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Research Impact on Public Health Policy: Antimicrobial Resistance

last modified Sep 19, 2016 03:11 PM
New case study on public health policy engagement


Serving as Economic Advisor for the Review on Antimicrobial Resistance


Dr Flavio Toxvaerd is a Lecturer at the University of Cambridge’s Faculty of Economics. From 2014 to 2016 he served as the Economic Advisor for the Government and Wellcome Trust-commissioned independent Review on Antimicrobial Resistance. In May 2016 the Review published its 10 recommendations around how we can tackle this worsening global public health crisis.


Antimicrobials refer to a range of drugs including antibacterials, antifungals, antimalarials, and antivirals. Antimicrobial resistance (AMR) occurs when microbes evolve in such a way as to become resistant to our once effective antimicrobials. While AMR is part of a natural evolutionary process, humans are accelerating it, for example through the unnecessary use of antibiotics. AMR is visible across the world, and is already seen in a range of antimicrobials that were once effective in addressing conditions such as HIV, tuberculosis, pneumonia, and urinary tract infections.’ It is estimated that in Europe and the US, 50,000 individuals die annually because of AMR, and that the annual global figure is around 700,000. The increasingly dangerous situation is expected to lead to growing fatalities and costs, and some predict that by 2050 AMR will be responsible for 10 million deaths each year – more than currently die from cancer. 

As the causes of AMR are varied, the solutions will need to be, as well. A critical part of the puzzle is altering the current incentive structure in which it does not make sense for pharmaceutical companies to invest in creating new effective drugs as it is expensive, the low hanging fruit has been picked, and once new drugs are created we will want to use them sparingly. The core of the team’s work involved tackling these demand and supply side challenges.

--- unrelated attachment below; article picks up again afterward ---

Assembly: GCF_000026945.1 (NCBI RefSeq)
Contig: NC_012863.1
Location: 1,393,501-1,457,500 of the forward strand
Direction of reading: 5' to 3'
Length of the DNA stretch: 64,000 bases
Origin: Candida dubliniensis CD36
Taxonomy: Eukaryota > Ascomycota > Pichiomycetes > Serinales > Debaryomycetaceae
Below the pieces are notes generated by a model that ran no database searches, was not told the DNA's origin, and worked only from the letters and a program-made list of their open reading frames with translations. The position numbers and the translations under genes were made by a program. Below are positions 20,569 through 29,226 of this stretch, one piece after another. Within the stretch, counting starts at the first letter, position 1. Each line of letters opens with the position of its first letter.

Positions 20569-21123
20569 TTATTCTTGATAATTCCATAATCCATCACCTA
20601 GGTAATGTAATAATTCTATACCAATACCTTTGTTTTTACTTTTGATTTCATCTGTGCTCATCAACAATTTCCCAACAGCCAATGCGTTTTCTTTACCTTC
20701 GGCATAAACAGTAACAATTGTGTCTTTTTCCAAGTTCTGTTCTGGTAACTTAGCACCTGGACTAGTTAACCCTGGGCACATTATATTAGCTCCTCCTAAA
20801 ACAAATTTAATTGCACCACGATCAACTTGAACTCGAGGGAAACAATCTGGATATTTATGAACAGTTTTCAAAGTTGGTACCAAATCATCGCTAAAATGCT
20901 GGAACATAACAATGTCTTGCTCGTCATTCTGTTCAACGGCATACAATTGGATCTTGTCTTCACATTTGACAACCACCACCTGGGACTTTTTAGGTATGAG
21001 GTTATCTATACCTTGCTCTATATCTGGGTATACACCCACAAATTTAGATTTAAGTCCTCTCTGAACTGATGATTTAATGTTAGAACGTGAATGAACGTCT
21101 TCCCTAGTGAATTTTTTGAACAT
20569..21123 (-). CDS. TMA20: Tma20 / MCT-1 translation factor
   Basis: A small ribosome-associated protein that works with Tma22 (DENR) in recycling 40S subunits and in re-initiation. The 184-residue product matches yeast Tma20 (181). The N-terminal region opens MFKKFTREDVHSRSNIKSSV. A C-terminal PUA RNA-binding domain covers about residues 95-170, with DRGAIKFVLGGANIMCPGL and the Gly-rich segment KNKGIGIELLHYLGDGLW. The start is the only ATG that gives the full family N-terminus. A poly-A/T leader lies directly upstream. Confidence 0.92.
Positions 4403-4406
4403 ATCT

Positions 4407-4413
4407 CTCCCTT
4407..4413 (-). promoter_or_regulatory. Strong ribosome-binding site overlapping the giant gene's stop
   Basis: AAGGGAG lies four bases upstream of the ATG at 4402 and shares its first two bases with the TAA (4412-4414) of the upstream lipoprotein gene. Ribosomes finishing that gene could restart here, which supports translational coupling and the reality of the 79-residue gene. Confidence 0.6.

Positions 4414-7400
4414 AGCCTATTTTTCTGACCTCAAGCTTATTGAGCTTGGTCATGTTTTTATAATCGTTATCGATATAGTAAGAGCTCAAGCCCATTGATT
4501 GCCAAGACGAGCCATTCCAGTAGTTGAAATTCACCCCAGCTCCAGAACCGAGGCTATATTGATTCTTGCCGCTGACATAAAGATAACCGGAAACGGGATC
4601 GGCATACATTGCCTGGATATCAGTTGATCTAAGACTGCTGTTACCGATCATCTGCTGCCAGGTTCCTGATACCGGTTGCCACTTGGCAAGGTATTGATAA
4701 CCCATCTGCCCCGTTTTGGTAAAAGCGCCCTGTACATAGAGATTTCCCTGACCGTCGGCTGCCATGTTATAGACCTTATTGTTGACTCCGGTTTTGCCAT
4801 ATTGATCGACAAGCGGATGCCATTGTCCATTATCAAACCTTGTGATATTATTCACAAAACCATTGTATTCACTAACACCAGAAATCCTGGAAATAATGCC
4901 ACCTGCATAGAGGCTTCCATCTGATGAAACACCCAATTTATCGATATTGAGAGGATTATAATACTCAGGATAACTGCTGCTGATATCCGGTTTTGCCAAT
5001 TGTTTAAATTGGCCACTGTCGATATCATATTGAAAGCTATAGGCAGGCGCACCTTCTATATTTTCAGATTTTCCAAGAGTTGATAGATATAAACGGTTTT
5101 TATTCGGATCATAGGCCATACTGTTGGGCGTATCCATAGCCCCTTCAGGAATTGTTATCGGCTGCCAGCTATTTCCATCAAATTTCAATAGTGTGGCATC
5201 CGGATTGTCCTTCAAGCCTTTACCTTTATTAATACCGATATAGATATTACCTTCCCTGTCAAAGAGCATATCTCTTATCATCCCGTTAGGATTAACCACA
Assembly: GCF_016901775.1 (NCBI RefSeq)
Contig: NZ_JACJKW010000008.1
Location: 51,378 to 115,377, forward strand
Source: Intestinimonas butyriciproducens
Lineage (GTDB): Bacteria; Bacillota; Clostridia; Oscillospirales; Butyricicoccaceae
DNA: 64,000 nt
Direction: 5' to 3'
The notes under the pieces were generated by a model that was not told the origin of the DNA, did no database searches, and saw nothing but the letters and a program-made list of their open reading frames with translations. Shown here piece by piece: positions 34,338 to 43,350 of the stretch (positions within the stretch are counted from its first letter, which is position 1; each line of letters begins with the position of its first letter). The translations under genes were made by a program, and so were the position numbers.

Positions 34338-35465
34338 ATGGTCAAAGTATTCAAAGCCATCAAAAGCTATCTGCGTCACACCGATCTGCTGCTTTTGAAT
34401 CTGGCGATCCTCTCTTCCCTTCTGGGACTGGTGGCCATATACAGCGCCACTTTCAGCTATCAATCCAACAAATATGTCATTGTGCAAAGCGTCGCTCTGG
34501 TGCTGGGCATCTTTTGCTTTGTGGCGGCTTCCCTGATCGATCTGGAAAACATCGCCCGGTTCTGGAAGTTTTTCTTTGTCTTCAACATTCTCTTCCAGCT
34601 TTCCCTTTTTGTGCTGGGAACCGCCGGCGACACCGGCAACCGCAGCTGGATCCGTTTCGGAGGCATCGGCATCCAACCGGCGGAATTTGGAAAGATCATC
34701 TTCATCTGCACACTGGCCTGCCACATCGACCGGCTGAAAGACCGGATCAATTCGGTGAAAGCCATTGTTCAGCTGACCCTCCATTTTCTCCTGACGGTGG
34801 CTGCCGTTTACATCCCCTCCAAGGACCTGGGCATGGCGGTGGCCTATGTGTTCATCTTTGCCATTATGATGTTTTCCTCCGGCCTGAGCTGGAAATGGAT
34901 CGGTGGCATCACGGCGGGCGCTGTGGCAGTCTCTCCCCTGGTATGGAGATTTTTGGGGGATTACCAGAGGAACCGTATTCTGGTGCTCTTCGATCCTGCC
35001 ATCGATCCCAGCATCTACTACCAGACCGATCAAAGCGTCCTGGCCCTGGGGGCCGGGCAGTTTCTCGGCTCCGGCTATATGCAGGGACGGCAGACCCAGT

In 2014, the UK Government, along with the Wellcome Trust, commissioned the independent Review on Antimicrobial Resistance in order to seek out potential social and economic solutions. Cambridge’s Dr Toxvaerd joined the Review team as an Economic Advisor. Along with his colleagues on the Review team, Dr Toxvaerd came up with ten key recommendations to tackle the crisis. The team’s main proposals around the supply and demand challenges included funding market entry rewards consisting of approximately $1 billion US to incentivise the creation of new drugs, and the creation of a global innovation fund to finance non-commercial and early stage R&D.

To read the case study in full, click here.

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